I found this prayer over 40 years ago and have used it in church bulletins and have made reference to it in sermons on occasion. When I first read it, I was in my late 20s, and could not fathom the issues which the elderly face. Today, almost 50 years later, this prayer strikes hard at my heart strings.

High schooler — young adult or even middle-aged adult, life is a blast for you now. You are in the pink of health, independent, and you “have the world by the tail.” But one day, if God permits you to live out those three-score and ten years, you will find yourself perhaps in the same spot this 17th Century nun found herself one day. Let her heart-cry to the Lord sink in.

“Lord, thou knowest better than I know myself that I am growing older and will someday be old. Keep me from the fatal habit of thinking, I must say something on every subject and on every occasion. Release me from the craving to straighten out everybody’s affairs. Make me thoughtful but not moody; helpful but not bossy. With my vast store of wisdom, it seems a pity not to use it all, but Thou knowest Lord, that I want a few friends at the end.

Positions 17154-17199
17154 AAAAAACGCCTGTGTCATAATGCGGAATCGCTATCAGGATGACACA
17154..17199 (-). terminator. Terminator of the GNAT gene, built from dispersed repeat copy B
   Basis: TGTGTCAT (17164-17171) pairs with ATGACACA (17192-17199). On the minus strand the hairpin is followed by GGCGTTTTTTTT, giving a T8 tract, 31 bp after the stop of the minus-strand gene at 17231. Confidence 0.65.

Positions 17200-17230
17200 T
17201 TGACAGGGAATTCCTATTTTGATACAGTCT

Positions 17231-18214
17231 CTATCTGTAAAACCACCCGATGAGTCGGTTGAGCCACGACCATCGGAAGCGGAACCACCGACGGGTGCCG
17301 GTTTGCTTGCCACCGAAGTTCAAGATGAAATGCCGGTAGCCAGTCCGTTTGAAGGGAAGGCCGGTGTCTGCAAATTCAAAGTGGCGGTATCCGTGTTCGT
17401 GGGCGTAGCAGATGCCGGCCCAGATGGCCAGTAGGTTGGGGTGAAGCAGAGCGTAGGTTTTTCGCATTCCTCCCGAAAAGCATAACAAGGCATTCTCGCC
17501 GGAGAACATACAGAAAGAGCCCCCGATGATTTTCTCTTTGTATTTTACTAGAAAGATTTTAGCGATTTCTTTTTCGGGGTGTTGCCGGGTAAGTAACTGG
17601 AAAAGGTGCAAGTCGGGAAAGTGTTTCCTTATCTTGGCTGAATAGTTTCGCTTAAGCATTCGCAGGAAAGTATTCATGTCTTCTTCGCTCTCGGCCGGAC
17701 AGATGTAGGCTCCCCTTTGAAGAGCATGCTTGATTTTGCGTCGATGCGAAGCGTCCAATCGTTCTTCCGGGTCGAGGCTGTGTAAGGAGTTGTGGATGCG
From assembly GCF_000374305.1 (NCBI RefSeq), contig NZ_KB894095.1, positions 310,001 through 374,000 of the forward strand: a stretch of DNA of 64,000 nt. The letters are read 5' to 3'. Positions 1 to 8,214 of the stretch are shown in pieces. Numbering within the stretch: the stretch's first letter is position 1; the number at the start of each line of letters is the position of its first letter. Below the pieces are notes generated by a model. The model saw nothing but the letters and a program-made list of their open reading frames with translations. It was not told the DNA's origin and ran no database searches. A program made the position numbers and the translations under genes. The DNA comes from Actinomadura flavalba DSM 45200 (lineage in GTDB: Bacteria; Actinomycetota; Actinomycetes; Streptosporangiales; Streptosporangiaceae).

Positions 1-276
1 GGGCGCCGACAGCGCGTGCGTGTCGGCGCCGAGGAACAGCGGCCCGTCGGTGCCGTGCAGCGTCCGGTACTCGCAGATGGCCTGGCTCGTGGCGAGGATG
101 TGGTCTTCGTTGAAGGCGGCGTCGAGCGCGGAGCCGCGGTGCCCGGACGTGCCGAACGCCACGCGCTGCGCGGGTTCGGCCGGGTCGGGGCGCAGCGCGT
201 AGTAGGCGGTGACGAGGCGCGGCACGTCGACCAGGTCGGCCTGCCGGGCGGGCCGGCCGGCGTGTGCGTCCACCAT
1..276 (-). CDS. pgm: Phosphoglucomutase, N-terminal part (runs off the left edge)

Keep my mind free from the recital of endless details; give me wings to get to the point. Seal my lips on my aches and pains. They are increasing and love of rehearsing them is becoming sweeter as the years go by. I dare not ask for grace enough to enjoy the tales of other’s pains, but help me to endure them with patience. I dare not ask for improved memory, but for a growing humility and a lessening cocksureness when my memory seems to clash with the memories of others. Teach me the glorious lesson that occasionally I may be mistaken.

Keep me reasonably sweet; I do not want to be a saint — some of them are so hard to live with, but a sour old person is one of the crowning works of the Devil. Give me the ability to see good things in unexpected places and talents in unexpected people. And, give me, O Lord, the grace to tell them so. Amen.”


Paul Gauntt currently serves as the pastor of First Baptist Church of Palmer.